March 21, 2012
By Scottie Thomaston
The Washington Blade interviewed Elizabeth Warren about her positions on wide-ranging issues affecting the LGBT community, from marriage equality to ENDA. Activists have been pressuring the Obama administration to sign an executive order to protect LGBT contractors, something that would be effectively ENDA-for-federal-contractors, since the full ENDA bill in Congress has stalled for now:
“Any steps that the president can take toward non-discrimination benefit the whole country,” Warren said. “I don’t know how else to say it. It’s the right thing to do.”
The measure is sometimes referred to as the “ENDA” executive order because its effect would be similar to the Employment Non-Discrimination Act, but limited to federal contractors. The White House hasn’t said whether it will issue the directive.
The Blade quoted the president of Freedom to Work asking Warren to urge the president to go ahead and sign this order:
Tico Almeida, president of Freedom to Work and among the chief advocates of the ENDA executive order, said “it makes perfect sense” for Warren to come out for the measure because it would ensure taxpayer money won’t go to work environments hostile to LGBT people
“I hope Ms. Warren will telephone President Obama and urge him to pick up his pen and sign the ‘ENDA Executive Order’ that his Justice and Labor departments have drafted and delivered to the White House for his signature,” Almeida said.
The order would be limited to federal contracting, but as Bilerico notes, it’s a significant reach:
The White House has a chance to step in now with an Executive Order that would cover over $300 billion in federal contracting, 22% of the US workforce, and 26 million employees, and many major US employers in construction and manufacturing, Big Pharma, and the service sector, including all the non-ENDA states like Texas, Florida, and Alabama. There are many reasons to do this, not the least of which are the political rewards of showing your mojo. Here’s a petition with over 100,000 signatories that you can sign, noting that over 70% of Americans, including a majority of Republicans, support this order.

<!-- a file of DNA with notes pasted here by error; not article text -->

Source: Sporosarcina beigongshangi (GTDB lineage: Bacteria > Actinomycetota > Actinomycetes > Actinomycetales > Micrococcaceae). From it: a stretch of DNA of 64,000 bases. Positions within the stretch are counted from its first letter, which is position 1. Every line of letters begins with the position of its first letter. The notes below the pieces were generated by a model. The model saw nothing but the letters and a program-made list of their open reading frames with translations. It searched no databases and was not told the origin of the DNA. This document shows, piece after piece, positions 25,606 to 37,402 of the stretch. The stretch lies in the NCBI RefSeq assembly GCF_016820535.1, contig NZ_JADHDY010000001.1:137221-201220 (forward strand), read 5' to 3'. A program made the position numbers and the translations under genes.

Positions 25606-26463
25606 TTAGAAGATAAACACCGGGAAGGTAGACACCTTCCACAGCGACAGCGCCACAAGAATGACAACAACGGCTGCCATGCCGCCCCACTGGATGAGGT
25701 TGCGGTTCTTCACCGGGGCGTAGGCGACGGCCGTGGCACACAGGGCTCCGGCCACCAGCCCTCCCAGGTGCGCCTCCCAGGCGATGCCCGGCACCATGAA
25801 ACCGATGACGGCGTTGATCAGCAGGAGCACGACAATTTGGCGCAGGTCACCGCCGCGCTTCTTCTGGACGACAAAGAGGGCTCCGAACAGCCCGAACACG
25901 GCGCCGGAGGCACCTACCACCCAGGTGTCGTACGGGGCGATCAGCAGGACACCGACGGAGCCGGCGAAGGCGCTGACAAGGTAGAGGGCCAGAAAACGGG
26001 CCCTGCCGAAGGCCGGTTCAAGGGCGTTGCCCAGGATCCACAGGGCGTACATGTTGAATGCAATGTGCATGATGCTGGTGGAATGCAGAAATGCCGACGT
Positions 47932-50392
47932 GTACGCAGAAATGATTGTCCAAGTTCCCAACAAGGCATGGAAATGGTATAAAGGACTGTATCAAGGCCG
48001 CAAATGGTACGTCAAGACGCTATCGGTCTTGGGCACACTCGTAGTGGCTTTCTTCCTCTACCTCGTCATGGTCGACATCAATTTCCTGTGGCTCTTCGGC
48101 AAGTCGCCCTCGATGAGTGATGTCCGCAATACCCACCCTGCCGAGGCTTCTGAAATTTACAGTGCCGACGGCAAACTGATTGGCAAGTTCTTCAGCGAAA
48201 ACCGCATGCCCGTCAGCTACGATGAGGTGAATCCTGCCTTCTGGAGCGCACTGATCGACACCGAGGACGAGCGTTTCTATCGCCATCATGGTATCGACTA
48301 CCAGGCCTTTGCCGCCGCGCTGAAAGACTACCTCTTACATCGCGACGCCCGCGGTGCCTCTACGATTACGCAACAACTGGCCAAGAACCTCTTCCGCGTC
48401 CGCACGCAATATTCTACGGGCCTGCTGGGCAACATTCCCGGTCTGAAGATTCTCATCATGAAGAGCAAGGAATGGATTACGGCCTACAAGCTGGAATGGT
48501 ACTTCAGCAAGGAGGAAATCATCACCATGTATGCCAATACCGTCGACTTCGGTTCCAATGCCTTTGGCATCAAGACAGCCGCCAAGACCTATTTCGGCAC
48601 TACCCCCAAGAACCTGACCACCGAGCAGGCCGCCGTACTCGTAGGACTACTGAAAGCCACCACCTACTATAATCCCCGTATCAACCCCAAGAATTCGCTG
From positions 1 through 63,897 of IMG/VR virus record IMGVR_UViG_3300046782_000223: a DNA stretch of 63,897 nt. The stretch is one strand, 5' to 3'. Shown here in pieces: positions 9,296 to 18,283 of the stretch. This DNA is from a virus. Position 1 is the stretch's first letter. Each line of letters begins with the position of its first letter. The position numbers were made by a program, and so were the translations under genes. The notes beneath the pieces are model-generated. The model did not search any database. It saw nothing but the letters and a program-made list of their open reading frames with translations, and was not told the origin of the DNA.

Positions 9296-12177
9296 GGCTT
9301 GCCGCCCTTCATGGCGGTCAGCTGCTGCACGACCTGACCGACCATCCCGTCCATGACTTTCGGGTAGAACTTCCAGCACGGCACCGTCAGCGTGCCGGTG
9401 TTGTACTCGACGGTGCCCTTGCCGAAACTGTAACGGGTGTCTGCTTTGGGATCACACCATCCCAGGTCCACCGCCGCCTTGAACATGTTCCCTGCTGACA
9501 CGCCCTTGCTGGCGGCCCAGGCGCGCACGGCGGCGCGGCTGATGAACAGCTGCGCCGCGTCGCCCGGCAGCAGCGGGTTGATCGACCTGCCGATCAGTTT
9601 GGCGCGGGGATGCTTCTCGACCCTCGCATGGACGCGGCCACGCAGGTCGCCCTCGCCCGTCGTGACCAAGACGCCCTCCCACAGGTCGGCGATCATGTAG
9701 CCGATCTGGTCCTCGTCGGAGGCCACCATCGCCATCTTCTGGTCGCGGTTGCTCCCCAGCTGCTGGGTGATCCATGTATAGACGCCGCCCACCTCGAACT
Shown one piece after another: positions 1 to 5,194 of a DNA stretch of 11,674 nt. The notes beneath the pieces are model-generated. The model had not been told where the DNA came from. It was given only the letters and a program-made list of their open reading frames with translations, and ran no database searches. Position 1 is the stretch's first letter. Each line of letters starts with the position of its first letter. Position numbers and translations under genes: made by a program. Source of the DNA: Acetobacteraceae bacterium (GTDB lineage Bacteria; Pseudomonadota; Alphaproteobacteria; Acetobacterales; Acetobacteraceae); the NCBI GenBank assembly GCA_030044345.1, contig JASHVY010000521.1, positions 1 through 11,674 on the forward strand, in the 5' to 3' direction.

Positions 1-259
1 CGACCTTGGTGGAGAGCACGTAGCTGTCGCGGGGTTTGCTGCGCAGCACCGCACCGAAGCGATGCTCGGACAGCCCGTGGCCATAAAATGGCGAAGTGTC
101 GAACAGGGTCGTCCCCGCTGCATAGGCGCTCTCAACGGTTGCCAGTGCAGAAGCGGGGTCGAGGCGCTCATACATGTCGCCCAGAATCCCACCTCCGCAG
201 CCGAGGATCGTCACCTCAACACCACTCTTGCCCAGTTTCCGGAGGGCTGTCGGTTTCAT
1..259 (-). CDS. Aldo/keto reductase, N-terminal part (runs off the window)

Warren’s voice as an economic expert and as a leader in consumer protection is valuable in this conversation. Her input could be a powerful motivator, finally persuading the president to step in and do the right thing for LGBT people.
She was also asked about marriage equality, and she says it’s time for the president to issue his endorsement of equality for all:
Asked whether she wants Obama to finish evolving and support same-sex marriage, Warren chuckled and responded that was indeed her view.
“I want to see the president evolve because I believe that is right; marriage equality is morally right,” Warren said.
It’s good to see someone discuss it from the viewpoint of morality. Removing the government-imposed ban on two people in a committed relationship, loving each other and expressing that love through a lifetime bond is indeed morally as well as legally right. Supporting marriage equality is the right thing, and fighting against anti-LGBT laws and statewide marriage bans is badly needed right now, since advocates are trying to push back on so many fronts. If there were ever a time for outspokenness and for campaigning on our behalf, it’s now.